We obsei vea quite opposite character in the person of Job, who was the pattern or example of a good judge and a good prince. [r] For from my youth compassion was brought up with me as with a father, and I have guided her from my mother's womb. I put on righteousness, and it clothed me; my judga ment was as a robe and a diadem.... I delitered the poor that cried, and the fatherless, and him that had none to help him. The blessing of him that was ready to perish came upon me; and I caused the widow's heart to sing for joy... I was eyes to the blind, and feet was I to the lame.. .. I was a father to the poor... I brake the jaws of the wicked, and pluckt the spoil out of his teeth.

3. I shall conclude with a description of a very different kind from those which preceded it, but no less remarkable; it is that of a war-horse, which God himself described in the book of Job.

[s] Hast thou, says God to Job, given the horse strength? Hast thou clothed his neck with thunder? Canst thou make him afraid as a grashopper? The glory of his nostrils is terrible. He paweth in the valley, and rejoiceth in his strength: he goeth on to meet the armed men. He mocketh at fear, and is not affrighted; neither turneth he back from the sword. The quiver rattlelh against him, the glittering spear and the shield. : He swalloweth the ground with

[9] Hab. ii. 11, 12.
[r] Job xxxi. 18. xxix. 12, [:] Ibid. xxxix. 19–25.

fierceness

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fierceness and rage; neither believeth he that it is the sound of the trumpet. He saith among the trumpets, Ha, ha; and he smelleth the battle afar off, the thunder of the captains, and shouting.

Every word of this would merit an explication, in order to display the beauties of it; but I shall take notice only of the latter, which give a kind of understanding and speech to the horse.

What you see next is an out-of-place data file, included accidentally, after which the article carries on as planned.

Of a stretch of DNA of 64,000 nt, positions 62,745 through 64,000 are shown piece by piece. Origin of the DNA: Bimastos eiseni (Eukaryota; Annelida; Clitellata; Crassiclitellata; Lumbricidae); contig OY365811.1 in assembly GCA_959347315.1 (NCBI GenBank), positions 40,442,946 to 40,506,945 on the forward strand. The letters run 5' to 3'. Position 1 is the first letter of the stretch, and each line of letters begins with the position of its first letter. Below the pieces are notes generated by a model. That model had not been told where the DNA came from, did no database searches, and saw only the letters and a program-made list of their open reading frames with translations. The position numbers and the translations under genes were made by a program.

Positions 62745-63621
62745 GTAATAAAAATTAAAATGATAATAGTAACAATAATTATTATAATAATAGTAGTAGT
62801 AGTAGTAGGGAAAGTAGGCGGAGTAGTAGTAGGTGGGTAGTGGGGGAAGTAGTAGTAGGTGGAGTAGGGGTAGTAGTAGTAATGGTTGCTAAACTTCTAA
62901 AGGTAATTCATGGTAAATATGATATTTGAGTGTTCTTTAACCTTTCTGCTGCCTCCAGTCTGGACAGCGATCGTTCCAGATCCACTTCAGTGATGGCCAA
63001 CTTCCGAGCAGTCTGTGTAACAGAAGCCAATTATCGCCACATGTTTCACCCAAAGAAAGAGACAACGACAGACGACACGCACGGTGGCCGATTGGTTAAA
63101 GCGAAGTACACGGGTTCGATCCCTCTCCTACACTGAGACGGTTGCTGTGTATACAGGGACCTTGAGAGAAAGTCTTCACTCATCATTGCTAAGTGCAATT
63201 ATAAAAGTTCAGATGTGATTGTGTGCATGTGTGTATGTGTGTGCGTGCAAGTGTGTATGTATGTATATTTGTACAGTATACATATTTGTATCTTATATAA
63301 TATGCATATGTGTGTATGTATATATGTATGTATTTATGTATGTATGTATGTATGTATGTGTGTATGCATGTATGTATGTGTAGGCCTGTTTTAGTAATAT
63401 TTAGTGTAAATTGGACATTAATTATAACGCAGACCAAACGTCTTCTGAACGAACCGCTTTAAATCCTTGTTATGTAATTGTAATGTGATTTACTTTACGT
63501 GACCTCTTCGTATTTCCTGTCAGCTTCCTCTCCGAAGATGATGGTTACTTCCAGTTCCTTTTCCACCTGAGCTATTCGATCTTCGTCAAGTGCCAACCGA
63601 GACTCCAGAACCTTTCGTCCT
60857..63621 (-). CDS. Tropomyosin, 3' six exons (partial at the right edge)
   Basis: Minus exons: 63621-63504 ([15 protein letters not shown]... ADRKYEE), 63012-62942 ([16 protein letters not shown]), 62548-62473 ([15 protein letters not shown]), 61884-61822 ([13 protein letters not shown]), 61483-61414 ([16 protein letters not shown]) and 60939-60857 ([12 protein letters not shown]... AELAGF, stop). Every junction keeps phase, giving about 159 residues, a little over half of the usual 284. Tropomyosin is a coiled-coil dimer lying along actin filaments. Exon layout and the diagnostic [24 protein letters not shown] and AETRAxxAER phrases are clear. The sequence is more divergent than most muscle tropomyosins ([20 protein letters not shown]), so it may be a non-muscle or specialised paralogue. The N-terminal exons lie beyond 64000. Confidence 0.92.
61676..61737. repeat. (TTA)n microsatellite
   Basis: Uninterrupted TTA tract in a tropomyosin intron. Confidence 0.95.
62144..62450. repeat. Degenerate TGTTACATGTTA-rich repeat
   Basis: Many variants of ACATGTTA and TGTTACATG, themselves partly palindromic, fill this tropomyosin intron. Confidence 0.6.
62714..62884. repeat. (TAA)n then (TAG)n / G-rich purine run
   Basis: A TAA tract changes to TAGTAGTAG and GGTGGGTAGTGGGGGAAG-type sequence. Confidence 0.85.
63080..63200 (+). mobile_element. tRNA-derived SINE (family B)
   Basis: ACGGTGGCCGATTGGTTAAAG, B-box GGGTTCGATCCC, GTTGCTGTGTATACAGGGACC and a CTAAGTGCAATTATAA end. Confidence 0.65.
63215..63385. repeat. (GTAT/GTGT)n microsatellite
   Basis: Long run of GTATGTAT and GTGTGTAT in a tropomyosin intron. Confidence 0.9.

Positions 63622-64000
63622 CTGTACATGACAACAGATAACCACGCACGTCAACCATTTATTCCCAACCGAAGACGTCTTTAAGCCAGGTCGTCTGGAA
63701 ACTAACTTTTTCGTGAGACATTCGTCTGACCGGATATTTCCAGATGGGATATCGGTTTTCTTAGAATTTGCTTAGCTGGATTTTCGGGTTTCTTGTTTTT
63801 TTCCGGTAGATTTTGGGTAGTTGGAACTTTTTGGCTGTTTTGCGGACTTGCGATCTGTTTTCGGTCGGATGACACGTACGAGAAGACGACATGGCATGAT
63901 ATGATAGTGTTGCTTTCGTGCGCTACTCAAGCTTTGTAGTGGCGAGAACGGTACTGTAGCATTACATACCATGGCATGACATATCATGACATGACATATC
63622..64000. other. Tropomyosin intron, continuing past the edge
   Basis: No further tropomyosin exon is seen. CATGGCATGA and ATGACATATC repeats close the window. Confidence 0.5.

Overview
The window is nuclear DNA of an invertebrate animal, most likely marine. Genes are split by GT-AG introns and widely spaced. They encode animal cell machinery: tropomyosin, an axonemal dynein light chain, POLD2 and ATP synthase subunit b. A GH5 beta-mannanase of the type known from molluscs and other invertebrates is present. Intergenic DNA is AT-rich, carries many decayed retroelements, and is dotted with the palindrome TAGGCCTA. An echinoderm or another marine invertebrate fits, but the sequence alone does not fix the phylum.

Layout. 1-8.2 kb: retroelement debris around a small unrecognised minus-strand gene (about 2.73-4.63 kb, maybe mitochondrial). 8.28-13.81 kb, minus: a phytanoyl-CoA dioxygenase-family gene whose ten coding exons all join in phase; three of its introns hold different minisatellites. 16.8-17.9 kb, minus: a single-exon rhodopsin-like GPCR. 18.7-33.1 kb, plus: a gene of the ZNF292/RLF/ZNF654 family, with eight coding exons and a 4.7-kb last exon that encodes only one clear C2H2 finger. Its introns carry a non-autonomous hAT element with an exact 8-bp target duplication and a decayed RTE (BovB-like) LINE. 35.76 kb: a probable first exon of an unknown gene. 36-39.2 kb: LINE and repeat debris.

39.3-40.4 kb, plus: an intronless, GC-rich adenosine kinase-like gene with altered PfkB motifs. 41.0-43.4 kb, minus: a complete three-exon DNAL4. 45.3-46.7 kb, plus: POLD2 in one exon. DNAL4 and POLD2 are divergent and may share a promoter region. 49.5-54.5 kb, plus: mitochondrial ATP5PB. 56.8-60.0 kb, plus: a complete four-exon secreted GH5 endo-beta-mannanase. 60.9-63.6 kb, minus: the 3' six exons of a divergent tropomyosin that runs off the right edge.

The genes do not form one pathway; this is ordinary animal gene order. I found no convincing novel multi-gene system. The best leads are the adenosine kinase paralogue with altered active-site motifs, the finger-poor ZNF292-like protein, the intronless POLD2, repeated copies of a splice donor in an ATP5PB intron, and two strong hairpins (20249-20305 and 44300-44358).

Armies are a long time before they are set in battle array, and are sometimes a great while in view of one another without moving. All the motions are marked by particular signals, and the soldiers are appointed to perform their various duties, by the sound of trumpet. This slowness is importunate to the horse ; as he is ready at the first sound of the trumpet, he is very impatient to find the army must so often have notice given to it. He repines secretly against all these delays, and not being able to continue in his place, nor to disobey orders, he strikes the ground perpetually with his hoof, and complains, in his way, that the soldiers lose their time in gazing one upon another. He swalloweth the ground with fierceness and rage. In his impatience, he considers as nothing all such signals as are not decisive, and which only point out some circumstances to which he is not attentive; neither believeth he that it is the sound of a trumpet. But when it is in earnest, and that the last blast of the trumpet calls to battle, then the whole countenance of the horse is changed. One would conclude that he distinguishes, as by his smell, that the battle is going to begin ; and that he heard the general's order distinctly, and answers the confused cries of the army, by a noise, which discovers his joy and courage. He saith among the trumpets, Ha, ha; and he smelleth the battle afar off, the thunder of the captains, and shouting.

If the reader compares Homer's and Virgil's admirable descriptions of the horse, he will find how vastly superior this is to them both.